As simple as taking a polaroid and dropping where you took it for others to see.  Now do with it as you please and no one will know who took that crazy picture of ...  Try Youfie capture, abandon and explore.

Sunday, March 22, 2015

This TED matters for Darwin Ecosystem's research.

I always encourage our team to see every TED talk available to ensure that our outlook on technology is challenged and inspired by thought leaders.  But when David Eagleman, a well known neuroscientist and writer, showed up, I was exited to see what he would say to enlighten the general public with his fascinating work.  I consider him to be the most influential person dedicated to our field of research, and soon to be a promising industry.  This is possibly the most relevant TED Talk related to the work of Darwin Ecosystem.  The umwelt expansion, pair with the generic pattern processing capability of the brain, makes total sense.  Set aside the use case, this why it resonated with the TED audience (standing ovation).
Darwin Ecosystem has been working on awareness and discovery enhancement, as well as pattern detection, using organic paradigms where the inference of meaning is left to the user's innate ability to detect relevance - not the machine.  As a matter of fact, for Darwin Ecosystem, the machine is a catalyst and accelerator of senses and reach.  But to go further, we are now working on a Collective Memory Project in our Montreal R&D office to expand the umwelt from a single individual to a collective.  We are working with IBM's Big Data and Cognitive Technologies (Watson Bluemix) to deliver solutions today, and support our research in building a Virtual Cortex.  Well done David Eagleman for bringing this science to a larger audience.  It is sure to boost our own research initiative and interest.
Thierry Hubert, CEO

Thursday, March 19, 2015

What drives the our tendency toward visual expression?

"As long as the centuries continue to unfold, the number of books will grow continually, and one can predict that a time will come when it will be almost as difficult to learn anything from books as from the direct study of the whole universe. It will be almost as convenient to search for some bit of truth concealed in nature as it will be to find it hidden away in an immense multitude of bound volumes." –Denis Diderot, "Encyclopédie" (1755)

What drives the our tendency toward visual expression is our natural knack for it. Human pattern detection makes us good at inferring meaning from what we see, and we’re good at sharing information this way. When things get too complex to express with alphanumeric symbols alone, we recruit methods that use our inborn talent with the visual.
It’s a traditional way of dealing with information overload.

Late in the Enlightenment, Diderot and d’Alembert published their Encyclopédie to preserve and share the sum total of scientific knowledge of the time. This was very ambitious. The printing press had driven an accelerating cycle of information creation. It had a contagious power to make ideas and facts multiply and travel and mutate and multiply again. So much had been written down already, and there would soon be much, much more. Diderot and d’Alembert recognized that we were going to have to learn how to learn faster to keep up with data creation.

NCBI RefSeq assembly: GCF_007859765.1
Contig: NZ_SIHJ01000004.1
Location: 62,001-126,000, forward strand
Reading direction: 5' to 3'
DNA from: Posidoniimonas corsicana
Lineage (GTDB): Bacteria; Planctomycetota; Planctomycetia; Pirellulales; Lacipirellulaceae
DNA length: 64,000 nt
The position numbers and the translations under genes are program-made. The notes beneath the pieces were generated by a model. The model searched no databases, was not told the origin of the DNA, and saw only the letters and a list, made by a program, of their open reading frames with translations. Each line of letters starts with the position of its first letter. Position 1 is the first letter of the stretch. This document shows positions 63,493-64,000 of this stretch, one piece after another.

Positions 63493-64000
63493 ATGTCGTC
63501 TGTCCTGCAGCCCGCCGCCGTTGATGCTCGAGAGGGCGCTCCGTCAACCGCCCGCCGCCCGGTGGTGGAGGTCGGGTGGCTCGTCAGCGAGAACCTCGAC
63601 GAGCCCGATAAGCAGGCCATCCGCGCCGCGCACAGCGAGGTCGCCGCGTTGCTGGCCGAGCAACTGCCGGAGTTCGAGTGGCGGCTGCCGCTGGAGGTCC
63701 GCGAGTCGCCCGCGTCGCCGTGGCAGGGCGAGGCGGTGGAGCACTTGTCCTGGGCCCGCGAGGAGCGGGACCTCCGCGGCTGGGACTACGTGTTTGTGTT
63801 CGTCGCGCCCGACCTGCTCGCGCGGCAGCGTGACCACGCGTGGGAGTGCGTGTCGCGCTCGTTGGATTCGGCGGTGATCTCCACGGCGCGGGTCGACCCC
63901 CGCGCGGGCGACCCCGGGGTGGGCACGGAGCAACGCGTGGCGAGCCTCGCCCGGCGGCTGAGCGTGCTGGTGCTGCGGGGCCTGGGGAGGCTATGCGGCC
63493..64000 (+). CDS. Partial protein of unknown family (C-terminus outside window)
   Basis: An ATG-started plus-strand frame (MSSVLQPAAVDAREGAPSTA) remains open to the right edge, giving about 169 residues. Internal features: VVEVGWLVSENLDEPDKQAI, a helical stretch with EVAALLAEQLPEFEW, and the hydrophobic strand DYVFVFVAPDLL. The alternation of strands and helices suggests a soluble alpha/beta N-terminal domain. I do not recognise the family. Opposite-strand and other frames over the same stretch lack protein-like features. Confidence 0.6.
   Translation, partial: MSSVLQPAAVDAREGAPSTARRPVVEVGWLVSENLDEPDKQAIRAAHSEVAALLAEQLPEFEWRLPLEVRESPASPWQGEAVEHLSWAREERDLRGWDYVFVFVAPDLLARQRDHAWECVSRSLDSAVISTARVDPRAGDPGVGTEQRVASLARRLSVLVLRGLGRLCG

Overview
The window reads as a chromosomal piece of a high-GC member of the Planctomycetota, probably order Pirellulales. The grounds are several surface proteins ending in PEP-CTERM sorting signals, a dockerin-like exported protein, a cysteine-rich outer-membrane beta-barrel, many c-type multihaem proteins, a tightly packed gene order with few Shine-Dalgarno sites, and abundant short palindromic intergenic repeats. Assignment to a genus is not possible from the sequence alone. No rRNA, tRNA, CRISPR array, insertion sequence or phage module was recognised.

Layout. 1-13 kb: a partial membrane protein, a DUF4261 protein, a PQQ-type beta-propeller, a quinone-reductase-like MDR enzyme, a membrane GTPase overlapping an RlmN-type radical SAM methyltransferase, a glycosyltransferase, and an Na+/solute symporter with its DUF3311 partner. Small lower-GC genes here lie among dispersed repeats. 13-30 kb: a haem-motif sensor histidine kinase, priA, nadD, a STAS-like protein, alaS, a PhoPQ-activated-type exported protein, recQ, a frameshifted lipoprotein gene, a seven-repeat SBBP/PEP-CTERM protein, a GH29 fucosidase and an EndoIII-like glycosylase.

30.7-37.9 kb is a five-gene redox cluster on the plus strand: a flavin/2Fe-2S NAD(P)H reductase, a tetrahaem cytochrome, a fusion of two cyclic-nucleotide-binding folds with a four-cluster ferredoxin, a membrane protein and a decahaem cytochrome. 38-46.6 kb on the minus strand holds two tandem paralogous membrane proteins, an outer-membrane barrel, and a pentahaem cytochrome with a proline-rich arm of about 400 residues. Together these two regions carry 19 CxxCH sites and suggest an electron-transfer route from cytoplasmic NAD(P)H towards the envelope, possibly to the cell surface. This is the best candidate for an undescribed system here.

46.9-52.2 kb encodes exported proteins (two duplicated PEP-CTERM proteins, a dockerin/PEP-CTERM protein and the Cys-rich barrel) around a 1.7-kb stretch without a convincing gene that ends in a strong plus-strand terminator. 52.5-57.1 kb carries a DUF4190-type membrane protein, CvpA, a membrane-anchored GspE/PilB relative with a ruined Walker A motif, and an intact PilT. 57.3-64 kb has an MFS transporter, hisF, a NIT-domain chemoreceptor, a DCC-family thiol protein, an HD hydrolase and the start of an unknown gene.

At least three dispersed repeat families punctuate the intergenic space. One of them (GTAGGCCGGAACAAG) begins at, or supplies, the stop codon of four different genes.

The Encyclopédie kept pace with the speed of information by using a an 18th century data visualization system that processed tons of information from books, letters, and conversations, of the appearance, nature and function of phenomena in the real world and their relationships to each other. Multiple perspectives and dimensions were used simultaneously, in arrangements that engaged our visual pattern detection. At a glance you could understand how daylight moved across the earth’s surface. You could learn how your heart worked. These visualizations were diagrams. They contained great densities of data. They helped you learn faster than by reading text alone.

It’s been a long time since we’ve given up the ambition of having one encyclopedia of any number of volumes holding all that is known, but we’re not done trying to keep pace with the acceleration of information.

Because it knows how human communication organizes itself, Darwin’s technology handles information overload by revealing the flow and evolution of information over time. This offers the ability to analyze and visualize the patterns of information form and evolve around topics. The information we share contains our insights, preserves our experiences, and communicates what we are aware of. All of it is discoverable now.  

What diagrams did for people reading the Encyclopédie, analytics and data visualization do for all of us now. And just like then, the point isn’t the tools themselves, but how they are used and what happens afterward. The innovations that these tools will make possible will open up a whole new world. We’re at a very special moment in the story of technology. What a time to be alive.